Focusing on one sport ups a teen’s risk of injury
“Fun is the number one reason kids play sports,” says David Bell. “And lack of fun is the number one reason kids quit.” Nothing takes the fun out of sports faster than an injury. That’s why Bell, an athletic trainer, conducted a new study to figure out why kids get hurt playing sports. And specializing in a single sport is a key risk factor, he and his team now find.
Their data are among the first to show such a link. And they'll share their findings soon in an upcoming issue of The American Journal of Sports Medicine.
Bell and his colleagues at the University of Wisconsin–Madison surveyed more than 300 high-school athletes about the sports they took part in and any past sports injuries.
To probe how specialized these athletes were, the researchers asked if they had ever quit other sports to focus on just one. One question also asked if the students had spent more than eight months a year training for a single sport. Finally, the researchers questioned the teens about whether they thought their primary sport (whatever it was) was more important than others.
The researchers classified any athlete who answered yes to all three questions as highly specialized. Saying yes to two questions earned an athlete a rating as moderately specialized. Kids who answered yes to one or none were deemed low-specialty athletes.
Fewer than a third of the students (30 percent) said they played just one sport. Yet more than a third (36 percent) still fell into the highly specialized group. That surprised Bell’s team. And, importantly, highly specialized athletes were more likely to have had a knee or hip injury than were kids in the other groups. Students with no injuries were most likely to be in the low-specialization group.
Sorting out the details
Students who played one sport were no more or less likely to have experienced a sports injury than those who played more than one. Some people consider anyone who plays a single sport to be a specialist. But this study showed that kids who play more than one sport also can be specialized. It also showed that how specialized someone was — not the number of sports played — upped his risk of injury.
“We found that kids might be more specialized than they actually think,” Bell says. That’s an important conclusion, he adds. Indeed, he notes that kids, parents and coaches might all be underestimating the risk of injury.
“This article confirms that early specialization in one sport leads to a higher incidence of overuse injuries,” says Marc Hilgers. A sports-medicine doctor with Advocate Dreyer in Batavia, Ill., he was not involved in the study.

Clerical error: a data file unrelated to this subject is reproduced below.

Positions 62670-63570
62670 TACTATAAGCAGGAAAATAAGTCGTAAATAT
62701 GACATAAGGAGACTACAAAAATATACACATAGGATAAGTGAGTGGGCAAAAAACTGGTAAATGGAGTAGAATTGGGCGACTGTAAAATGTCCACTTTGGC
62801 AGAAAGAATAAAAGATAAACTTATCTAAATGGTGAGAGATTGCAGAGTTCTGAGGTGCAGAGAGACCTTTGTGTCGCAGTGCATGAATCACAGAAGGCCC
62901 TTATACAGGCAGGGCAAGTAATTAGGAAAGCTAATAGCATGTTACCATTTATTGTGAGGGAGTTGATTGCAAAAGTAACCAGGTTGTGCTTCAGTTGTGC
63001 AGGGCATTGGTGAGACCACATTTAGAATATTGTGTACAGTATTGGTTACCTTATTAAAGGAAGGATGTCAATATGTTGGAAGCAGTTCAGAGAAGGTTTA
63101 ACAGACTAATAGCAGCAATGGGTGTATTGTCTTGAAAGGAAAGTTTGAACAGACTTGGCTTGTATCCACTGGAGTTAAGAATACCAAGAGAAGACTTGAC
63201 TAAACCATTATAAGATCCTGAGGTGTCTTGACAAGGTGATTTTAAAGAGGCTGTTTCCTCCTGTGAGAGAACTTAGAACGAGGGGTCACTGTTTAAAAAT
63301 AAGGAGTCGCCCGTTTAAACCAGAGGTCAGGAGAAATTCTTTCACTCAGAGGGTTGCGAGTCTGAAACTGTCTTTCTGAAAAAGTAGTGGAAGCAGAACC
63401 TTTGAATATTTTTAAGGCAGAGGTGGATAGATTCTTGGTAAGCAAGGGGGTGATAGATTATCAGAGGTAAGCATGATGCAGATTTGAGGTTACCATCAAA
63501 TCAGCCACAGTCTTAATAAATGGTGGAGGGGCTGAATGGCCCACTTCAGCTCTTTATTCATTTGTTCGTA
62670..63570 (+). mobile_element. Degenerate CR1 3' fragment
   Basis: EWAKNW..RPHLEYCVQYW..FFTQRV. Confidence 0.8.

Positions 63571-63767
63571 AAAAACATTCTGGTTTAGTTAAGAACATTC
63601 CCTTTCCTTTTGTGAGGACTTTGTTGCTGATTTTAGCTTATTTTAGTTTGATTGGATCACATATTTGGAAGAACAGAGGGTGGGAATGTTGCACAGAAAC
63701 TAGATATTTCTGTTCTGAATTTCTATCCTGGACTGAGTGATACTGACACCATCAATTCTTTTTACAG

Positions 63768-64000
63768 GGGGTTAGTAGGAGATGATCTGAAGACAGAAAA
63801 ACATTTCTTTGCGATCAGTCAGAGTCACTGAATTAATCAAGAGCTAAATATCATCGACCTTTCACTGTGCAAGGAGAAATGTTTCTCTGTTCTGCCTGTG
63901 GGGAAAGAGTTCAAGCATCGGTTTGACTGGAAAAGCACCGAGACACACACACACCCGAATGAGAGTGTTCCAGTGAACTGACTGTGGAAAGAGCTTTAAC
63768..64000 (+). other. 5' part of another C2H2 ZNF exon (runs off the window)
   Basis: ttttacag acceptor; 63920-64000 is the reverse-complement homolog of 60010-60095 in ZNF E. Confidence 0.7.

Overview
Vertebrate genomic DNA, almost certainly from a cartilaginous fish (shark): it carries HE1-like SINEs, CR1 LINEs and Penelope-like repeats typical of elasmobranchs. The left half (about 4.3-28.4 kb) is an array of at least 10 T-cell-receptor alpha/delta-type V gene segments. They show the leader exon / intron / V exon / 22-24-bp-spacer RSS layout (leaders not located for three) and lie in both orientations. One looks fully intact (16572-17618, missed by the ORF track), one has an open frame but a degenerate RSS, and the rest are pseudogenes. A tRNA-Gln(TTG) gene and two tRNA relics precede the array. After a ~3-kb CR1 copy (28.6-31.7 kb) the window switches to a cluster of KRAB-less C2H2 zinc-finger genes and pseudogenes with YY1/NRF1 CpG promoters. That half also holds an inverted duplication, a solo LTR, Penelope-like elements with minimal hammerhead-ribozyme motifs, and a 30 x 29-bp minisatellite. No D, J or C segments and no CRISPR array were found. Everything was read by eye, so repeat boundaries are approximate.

Bell’s team is now hoping to learn more about sports specialization in student athletes. They already have completed one study of more than 2,000 athletes who were 12 to 18 years old. Their findings are due to be published soon and could provide important data on how common specialization in teen sports is. The researchers also plan to study how the amount of time athletes spend playing a sport relates to their risk of injury.
The goal is to help parents and young athletes better understand how to limit that risk. Says Bell, “We want people to have as much information as possible so kids can participate in sports as safely as possible.”
(for more about Power Words, click here)
athletic trainer A health care professional who works with people who participate in sports. They provide exercises and guidance on how to move strengthen, stretch and train muscles and improve stamina so that people can limit the risk of injury in sports. Trainers may also work with physicians to assist in the treatment and rehabilitation of injured athletes.
colleague Someone who works with another; a co-worker or team member.
incidence The rate or number of times something occurs.
primary Most important or first.
specialization The act of having focused — or specialized — on a particular interest, skill or technique.
sports medicine The branch of medicine that focuses on the treatment and prevention of sports injuries.
survey (v.) To ask questions that glean data on the opinions, practices (such as dining or sleeping habits), knowledge or skills of a broad range of people. Researchers select the number and types of people questioned in hopes that the answers these individuals give will be representative of others who are their age, belong to the same ethnic group or live in the same region. (n.) The list of questions that will be offered to glean those data.
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Original Journal Source: D. Bell et al. Prevalence of sport specialization in high school athletics: A 1-year observational study. Published early, ahead of print, February 26, 2016. The American Journal of Sports Medicine. doi: 10.1177/0363546516629943.